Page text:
I can't think of a more difficult job for a translator than translating poetry. Unlike prose it's not just a simple matter of turning one language into another; you also have to worry about conveying whatever ideas are suggested but not spelt out in the poem. How many times have you read a poem where the poet has made use of a word's dual meanings, or the combining of words in a specific way, to suggest something other than the literal meaning of the words in question? There's almost no way you can do a literal translation in those circumstances. On top of that you also have to worry about staying true to the form of the original poem.
While that's definitely not an easy job, a sure fire way of compounding it is if the poetry in question happens to have been written in a language that's no longer in current usage and by writers whose culture has little or nothing in common with your own. For the last couple of weeks I've been working my way through a deceptively slim volume published by the New York University Press of four works written in Sanskrit from Southern India dating from between the fourteenth and sixteenth centuries, "Self Surrender", "Peace," "Compassion," & "The Mission Of The Grey Goose": Poems and Prayers From South India. Translators, and Sanskrit scholars, David Shulman and Yigal Bronner have not only taken on the task of translating four pieces from the classical Indian cannon, the items in question represent the work of three pre-eminent philosopher/poets, one from the Vaishnavas tradition of Hinduism, who worshipped Vishnu as the original and supreme being, and two whose worship was directed more towards the god Shiva.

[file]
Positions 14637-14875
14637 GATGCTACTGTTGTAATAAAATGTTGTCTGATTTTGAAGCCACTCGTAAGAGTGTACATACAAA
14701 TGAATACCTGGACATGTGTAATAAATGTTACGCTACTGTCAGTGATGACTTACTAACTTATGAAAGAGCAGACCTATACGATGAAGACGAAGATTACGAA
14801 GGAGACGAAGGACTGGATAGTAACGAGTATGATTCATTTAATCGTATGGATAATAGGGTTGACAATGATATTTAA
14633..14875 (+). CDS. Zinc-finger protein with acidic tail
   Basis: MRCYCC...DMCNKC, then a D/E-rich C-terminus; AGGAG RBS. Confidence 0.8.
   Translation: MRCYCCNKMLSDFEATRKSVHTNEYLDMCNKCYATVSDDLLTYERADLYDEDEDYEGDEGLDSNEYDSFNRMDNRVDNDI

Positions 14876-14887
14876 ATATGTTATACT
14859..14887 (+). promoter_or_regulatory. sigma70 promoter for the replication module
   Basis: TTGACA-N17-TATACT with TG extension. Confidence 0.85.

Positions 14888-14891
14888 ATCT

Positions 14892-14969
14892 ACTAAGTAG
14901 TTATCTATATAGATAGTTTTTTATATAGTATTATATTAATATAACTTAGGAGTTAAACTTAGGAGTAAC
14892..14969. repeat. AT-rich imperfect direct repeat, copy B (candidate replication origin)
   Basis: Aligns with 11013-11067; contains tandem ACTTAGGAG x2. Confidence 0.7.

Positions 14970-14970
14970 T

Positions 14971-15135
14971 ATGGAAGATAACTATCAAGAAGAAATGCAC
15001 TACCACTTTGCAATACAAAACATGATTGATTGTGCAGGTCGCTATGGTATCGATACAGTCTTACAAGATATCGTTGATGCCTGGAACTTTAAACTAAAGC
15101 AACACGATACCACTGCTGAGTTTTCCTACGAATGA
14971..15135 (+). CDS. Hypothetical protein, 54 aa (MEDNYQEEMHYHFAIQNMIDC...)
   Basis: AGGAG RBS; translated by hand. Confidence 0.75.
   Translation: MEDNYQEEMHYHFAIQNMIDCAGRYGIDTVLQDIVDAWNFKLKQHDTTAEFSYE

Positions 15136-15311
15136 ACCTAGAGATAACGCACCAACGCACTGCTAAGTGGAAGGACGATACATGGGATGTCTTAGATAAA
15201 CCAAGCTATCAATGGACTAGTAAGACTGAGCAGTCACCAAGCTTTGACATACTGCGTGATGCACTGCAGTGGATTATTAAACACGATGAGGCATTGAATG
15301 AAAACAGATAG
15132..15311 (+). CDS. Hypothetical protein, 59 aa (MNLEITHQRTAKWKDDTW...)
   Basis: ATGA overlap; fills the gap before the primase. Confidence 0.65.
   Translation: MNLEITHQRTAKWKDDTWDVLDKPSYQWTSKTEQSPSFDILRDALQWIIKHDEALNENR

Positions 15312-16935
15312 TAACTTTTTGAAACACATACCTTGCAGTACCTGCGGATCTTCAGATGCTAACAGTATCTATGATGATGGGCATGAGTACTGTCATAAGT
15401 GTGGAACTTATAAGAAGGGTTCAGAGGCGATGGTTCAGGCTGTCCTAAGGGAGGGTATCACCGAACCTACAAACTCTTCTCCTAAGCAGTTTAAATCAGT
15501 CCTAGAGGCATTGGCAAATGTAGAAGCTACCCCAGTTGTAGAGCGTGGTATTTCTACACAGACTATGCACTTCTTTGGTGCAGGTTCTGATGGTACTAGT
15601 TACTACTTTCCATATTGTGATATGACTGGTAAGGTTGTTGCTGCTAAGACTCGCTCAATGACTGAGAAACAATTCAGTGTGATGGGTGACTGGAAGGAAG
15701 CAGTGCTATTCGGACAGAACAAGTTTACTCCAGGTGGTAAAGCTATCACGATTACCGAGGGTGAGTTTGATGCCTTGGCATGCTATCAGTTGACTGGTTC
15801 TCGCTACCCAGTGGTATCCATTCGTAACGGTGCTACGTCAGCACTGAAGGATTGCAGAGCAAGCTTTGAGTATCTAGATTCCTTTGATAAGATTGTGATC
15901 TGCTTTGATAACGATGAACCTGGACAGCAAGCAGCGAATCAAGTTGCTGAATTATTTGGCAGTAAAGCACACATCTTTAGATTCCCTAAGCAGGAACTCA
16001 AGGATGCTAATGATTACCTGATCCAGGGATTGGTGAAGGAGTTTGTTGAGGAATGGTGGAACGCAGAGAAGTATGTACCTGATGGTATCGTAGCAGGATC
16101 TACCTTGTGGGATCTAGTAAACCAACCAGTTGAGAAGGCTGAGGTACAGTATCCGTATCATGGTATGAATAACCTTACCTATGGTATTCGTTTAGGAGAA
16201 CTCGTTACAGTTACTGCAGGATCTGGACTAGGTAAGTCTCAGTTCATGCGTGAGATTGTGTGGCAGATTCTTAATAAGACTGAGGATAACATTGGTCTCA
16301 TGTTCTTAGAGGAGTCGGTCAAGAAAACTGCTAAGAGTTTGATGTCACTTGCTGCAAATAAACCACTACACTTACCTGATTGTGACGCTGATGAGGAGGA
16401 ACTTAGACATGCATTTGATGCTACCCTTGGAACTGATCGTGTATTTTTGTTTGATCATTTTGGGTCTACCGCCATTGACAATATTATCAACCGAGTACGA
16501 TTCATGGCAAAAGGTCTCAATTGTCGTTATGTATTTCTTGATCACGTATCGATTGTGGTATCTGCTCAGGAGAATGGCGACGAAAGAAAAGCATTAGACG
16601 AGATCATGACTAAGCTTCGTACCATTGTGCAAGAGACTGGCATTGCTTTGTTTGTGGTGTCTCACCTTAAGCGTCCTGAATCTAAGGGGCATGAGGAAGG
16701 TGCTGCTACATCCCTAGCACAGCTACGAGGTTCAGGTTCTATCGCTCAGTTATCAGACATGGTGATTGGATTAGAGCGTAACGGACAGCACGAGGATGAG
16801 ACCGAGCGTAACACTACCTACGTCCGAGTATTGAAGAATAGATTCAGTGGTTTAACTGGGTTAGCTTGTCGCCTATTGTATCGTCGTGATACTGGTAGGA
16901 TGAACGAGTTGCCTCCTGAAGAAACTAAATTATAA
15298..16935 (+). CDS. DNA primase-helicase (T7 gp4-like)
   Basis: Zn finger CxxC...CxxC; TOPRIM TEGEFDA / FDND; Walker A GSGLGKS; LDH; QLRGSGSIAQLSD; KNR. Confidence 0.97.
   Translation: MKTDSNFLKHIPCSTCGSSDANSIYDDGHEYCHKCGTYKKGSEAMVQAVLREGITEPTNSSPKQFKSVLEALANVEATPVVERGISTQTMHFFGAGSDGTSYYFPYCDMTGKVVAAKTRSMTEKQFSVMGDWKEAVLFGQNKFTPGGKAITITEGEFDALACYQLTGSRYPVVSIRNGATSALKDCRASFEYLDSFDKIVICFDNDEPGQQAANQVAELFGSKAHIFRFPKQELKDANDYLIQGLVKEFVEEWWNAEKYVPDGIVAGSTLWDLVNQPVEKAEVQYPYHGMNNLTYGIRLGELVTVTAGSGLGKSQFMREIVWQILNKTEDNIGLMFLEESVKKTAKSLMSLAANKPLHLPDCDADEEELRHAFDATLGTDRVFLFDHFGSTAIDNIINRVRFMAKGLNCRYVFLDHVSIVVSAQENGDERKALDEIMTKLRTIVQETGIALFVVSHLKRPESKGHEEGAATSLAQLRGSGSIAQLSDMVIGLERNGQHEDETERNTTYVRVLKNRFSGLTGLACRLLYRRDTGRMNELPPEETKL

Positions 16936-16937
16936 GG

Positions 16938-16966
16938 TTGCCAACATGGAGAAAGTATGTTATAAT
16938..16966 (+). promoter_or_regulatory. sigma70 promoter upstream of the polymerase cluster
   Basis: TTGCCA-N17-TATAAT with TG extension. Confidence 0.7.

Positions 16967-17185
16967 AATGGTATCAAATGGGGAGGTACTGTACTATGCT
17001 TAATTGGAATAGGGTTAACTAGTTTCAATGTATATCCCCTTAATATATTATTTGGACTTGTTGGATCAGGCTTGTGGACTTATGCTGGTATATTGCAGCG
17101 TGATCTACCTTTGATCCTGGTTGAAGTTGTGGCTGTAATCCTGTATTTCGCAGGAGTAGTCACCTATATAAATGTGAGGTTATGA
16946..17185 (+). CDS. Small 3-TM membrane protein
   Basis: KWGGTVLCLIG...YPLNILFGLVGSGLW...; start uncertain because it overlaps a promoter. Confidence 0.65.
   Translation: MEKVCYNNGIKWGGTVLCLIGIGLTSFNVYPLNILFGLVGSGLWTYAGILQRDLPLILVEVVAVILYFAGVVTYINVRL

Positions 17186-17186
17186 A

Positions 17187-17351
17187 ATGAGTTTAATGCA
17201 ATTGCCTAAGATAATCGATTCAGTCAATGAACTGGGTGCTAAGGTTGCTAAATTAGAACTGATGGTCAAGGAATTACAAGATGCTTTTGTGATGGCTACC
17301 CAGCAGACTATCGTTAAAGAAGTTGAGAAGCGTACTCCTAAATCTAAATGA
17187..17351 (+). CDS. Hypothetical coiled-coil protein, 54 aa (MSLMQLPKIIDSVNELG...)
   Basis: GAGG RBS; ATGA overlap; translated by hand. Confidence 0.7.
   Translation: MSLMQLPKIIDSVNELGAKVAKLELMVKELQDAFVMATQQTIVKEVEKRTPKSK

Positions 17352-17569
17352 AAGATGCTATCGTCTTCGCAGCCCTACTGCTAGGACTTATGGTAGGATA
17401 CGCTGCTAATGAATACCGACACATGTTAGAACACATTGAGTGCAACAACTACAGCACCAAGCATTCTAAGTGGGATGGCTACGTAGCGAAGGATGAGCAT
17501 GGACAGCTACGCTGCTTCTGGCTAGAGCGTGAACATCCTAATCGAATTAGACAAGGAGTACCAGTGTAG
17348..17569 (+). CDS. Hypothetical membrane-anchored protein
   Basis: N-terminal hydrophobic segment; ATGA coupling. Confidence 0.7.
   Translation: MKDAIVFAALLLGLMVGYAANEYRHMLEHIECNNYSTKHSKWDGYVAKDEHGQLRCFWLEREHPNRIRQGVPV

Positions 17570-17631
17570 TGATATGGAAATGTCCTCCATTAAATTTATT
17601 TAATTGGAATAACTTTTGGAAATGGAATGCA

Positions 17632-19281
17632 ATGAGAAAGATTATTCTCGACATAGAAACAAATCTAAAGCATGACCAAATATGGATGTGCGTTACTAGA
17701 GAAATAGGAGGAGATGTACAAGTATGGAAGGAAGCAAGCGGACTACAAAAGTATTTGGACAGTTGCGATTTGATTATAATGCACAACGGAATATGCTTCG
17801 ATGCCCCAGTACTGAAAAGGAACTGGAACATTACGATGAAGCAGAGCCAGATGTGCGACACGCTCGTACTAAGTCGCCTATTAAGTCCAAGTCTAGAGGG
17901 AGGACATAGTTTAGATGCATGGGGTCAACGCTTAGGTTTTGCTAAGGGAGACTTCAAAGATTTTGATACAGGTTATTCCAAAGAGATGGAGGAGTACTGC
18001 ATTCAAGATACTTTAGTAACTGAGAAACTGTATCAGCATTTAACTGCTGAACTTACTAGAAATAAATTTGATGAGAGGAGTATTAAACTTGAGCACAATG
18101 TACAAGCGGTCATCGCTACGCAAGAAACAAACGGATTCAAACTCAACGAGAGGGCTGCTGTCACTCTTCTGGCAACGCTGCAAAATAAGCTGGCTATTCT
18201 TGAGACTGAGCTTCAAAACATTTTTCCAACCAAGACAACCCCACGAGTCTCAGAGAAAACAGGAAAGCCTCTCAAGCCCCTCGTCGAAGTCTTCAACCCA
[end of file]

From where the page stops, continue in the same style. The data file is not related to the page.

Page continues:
Vedanta Deshika reportedly lived to be 101 (1268 - 1369) and has contributed two pieces to this collection, the story poem "The Mission of The Goose" and "Compassion" with its ironic sub-title "The Iron Shackles Of Mercy." Appayya Dikshita and his nephew (or grandson - there seems to be some dispute about this as a couple of sites refer to him as the latter) Nila-katha Dikshita lived close to two hundred years after Deshika, 1520 -1592 for the elder and 1580 - 1644 for the younger, and their contributions to the book are "Self Surrender" and "Peace," respectively. While the former reflects the author's devotion to Shiva, the younger poet's work is more along the lines of what we would consider satire as it details the lack of peace in his life due to his association with a ruler and his court.